Standing at Mary's Grave
I generally wait until the forces of nature turn down the heat before I take vacation days. That’s why I was up in Schroon Lake last week.
Actually, the sun was still on its July and August game plan. It was plenty warm in the Adirondacks, and I was fortunate to have packed my swimming shorts — does anyone call them trunks anymore? — along with a bunch of books, a bunch of beers, and a bunch of briquettes. They all came in handy for evening cookouts on the beach at my little resort, the fabulous Schroon Lake Place.
As I have never been able to start pouring down beer at 1 p.m., even on vacation days, I had my bicycle with me and some trips planned. It’s always kind of relaxing to cycle north on roads that get more crowded with pine trees and less crowded with cars and trucks the farther you go.
And it seems whenever I’m in Essex County, I always stop by the small cemetery in North Hudson. It’s 7.3 miles north of Schroon Lake’s busy Main Street, and this time it took me 35 minutes to get there on the pedals. I must be slowing down — I know they haven’t moved the cemetery farther north.
The yard is on the right side of the road, one half hidden behind a row of bushy, 15-foot tall evergreen trees and the other half — which is not all that populated — behind a white, industrial-strength fence. I’ve been kind of curious about old cemeteries since I interviewed Robert V. Wells, a Union College professor who has studied local gardens of stone. Think it was Dr. Wells who years ago told me cemeteries really are history books you can walk through instead of page through.
And yeah, I was kind of spooked the first time I saw Mary Crookshank’s grave. Mary was only 25 when she died on Feb. 21, 1831. Her five-foot-tall gravestone identified her as the “consort of Russel Root,” and the carved words and numbers are still sharp and clear 181 years after the marker was placed into the earth.
One hundred and eighty-one years! Mary had been committed to the ground 30 years before the start of the Civil War. Candle lamps and lanterns, horse-drawn carriages, long guns and long dresses were parts of her time, and would remain staples in America for another 80 years or so. Must have been something, living in Mary’s era. Cold winters with heavy blankets, candlelight and a roaring fire every night; hot summers with little relief from the heat — although I’m sure our Adirondack cousins cooled off in the lakes and streams.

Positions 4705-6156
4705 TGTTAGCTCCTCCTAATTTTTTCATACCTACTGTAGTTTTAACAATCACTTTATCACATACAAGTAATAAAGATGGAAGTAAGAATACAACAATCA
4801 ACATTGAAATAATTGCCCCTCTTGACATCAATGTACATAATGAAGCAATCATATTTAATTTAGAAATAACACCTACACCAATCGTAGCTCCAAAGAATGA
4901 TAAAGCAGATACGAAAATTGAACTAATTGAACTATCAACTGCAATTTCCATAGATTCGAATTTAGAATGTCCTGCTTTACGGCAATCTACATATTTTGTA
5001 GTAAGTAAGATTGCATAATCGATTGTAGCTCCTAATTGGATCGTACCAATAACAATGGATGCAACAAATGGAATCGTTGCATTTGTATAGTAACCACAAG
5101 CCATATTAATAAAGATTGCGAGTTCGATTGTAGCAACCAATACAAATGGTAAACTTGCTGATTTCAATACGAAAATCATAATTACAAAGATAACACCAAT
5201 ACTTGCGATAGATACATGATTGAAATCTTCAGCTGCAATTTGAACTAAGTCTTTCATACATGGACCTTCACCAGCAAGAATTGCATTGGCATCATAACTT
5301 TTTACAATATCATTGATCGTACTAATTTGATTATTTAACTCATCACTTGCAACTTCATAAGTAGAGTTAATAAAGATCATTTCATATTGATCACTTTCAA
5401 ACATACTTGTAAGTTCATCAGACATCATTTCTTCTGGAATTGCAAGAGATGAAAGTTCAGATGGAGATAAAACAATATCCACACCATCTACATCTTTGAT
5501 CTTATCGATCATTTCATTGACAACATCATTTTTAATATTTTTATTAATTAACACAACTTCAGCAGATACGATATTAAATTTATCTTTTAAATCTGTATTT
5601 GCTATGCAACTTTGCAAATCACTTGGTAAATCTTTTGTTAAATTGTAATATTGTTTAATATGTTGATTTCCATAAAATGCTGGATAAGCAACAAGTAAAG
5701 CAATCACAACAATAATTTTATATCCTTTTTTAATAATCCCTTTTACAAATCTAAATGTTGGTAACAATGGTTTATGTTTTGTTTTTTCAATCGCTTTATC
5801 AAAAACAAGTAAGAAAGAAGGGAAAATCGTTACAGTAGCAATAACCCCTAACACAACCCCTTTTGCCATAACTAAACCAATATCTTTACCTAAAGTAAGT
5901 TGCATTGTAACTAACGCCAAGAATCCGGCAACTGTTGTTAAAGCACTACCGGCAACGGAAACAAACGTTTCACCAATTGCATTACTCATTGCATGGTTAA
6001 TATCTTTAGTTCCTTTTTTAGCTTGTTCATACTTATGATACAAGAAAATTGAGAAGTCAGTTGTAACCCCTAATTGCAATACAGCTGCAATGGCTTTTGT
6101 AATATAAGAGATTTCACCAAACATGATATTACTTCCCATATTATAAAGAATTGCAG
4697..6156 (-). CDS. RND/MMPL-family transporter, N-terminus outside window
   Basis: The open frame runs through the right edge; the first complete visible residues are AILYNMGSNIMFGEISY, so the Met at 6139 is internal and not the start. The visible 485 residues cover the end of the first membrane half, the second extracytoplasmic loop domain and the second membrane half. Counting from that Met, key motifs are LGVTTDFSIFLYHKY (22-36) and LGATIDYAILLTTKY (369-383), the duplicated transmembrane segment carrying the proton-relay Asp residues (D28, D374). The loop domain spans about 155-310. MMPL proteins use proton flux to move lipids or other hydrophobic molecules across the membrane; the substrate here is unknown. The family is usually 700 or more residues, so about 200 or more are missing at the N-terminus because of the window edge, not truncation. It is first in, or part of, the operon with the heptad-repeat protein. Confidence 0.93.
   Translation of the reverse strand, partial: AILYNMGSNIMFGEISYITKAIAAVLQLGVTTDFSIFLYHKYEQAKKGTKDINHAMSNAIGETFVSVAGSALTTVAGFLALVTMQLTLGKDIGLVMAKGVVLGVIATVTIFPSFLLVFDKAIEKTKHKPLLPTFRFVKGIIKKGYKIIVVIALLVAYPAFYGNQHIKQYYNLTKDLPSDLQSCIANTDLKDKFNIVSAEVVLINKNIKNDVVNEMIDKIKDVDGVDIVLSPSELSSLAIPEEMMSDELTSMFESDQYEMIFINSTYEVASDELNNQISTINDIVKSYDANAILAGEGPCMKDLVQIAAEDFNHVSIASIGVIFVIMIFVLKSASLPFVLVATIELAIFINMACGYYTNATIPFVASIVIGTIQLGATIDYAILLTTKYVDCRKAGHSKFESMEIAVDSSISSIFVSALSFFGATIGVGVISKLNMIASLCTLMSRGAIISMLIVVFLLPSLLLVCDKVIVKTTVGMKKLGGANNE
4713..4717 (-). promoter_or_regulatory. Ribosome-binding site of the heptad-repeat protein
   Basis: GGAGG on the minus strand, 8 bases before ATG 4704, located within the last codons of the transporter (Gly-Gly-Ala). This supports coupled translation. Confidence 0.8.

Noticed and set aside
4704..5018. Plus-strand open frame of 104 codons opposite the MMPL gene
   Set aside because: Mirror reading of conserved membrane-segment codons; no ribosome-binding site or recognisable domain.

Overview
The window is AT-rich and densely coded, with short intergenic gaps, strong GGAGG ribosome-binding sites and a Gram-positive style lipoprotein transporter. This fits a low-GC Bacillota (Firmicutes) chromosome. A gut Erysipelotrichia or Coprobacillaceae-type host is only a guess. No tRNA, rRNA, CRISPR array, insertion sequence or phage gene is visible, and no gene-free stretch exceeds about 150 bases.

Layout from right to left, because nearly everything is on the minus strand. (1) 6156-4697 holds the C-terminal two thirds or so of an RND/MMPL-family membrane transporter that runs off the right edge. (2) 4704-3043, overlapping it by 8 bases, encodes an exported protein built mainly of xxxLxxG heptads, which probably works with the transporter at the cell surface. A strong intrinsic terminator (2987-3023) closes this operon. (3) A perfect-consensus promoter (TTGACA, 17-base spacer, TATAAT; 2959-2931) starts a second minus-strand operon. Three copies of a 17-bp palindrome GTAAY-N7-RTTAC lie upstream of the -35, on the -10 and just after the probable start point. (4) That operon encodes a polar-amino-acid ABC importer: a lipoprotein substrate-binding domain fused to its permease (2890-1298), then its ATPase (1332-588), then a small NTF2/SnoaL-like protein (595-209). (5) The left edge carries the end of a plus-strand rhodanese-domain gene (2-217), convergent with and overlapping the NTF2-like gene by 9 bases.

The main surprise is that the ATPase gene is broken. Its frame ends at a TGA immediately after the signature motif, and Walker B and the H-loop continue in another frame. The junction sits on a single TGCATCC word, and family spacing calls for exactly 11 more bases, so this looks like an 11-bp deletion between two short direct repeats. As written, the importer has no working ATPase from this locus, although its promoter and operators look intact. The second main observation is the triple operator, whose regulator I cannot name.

What really grabbed me about Mary was her perpetual message to passersby. The words are carved into the bottom of the stone: “Look ye here, as you pass by; so you are now, so once was I; As I am now, so you must be; Prepare for death, & follow me.”
Just spooky, huh? A person dead and gone reminds a hapless bicyclist that fate and destiny have plans for humanity ... a big finish awaits us all.
Mary got a raw deal, as does anyone who passes away at such a young age. But if you explore the company Mary keeps these days, her husband also endured hard times. Mary was Russell Root's first wife (his first name is spelled incorrectly on Mary's stone), and they had a daughter Eunice, who was born in 1825 and died during her teenage years in 1842. Root married another woman, Rutheda Russell, but she passed away in 1834 at around age 23.
Old Russell, who was born June 25, 1798, eventually married Samantha Washbond, who was 17 years his junior. This union lasted the longest, as the two were still together when Russell joined his earlier consorts on Oct. 20, 1873 at age 75. Samantha — she never remarried — died April 6, 1896. She was 80.
I rarely see any cars pass by the place, and have never seen another stranger in the cemetery when I make my afternoon visits. There are more recent stones in the place, and recent floral memorials in the dirt. But I wonder if anyone visits Mary and her family.
I’ve probably visited eight or 10 times over the years. This time out, I noticed Mary’s stone was tilting a little to the right. And there was a grasshopper perched on the “A” of “Mary” that I had to gently flick away with a stick when I began taking pictures. No respect for the dead. But I guess the cemetery belongs more to that damn grasshopper than it does to me or anyone else.
I suppose if someone had told Mary Crookshank Root, maybe as she was spending her final days in 1831, that someone would make occasional visits to her grave in the far-off days of the 21st century, she might have found the fact kind of neat.
I think it’s kind of neat myself.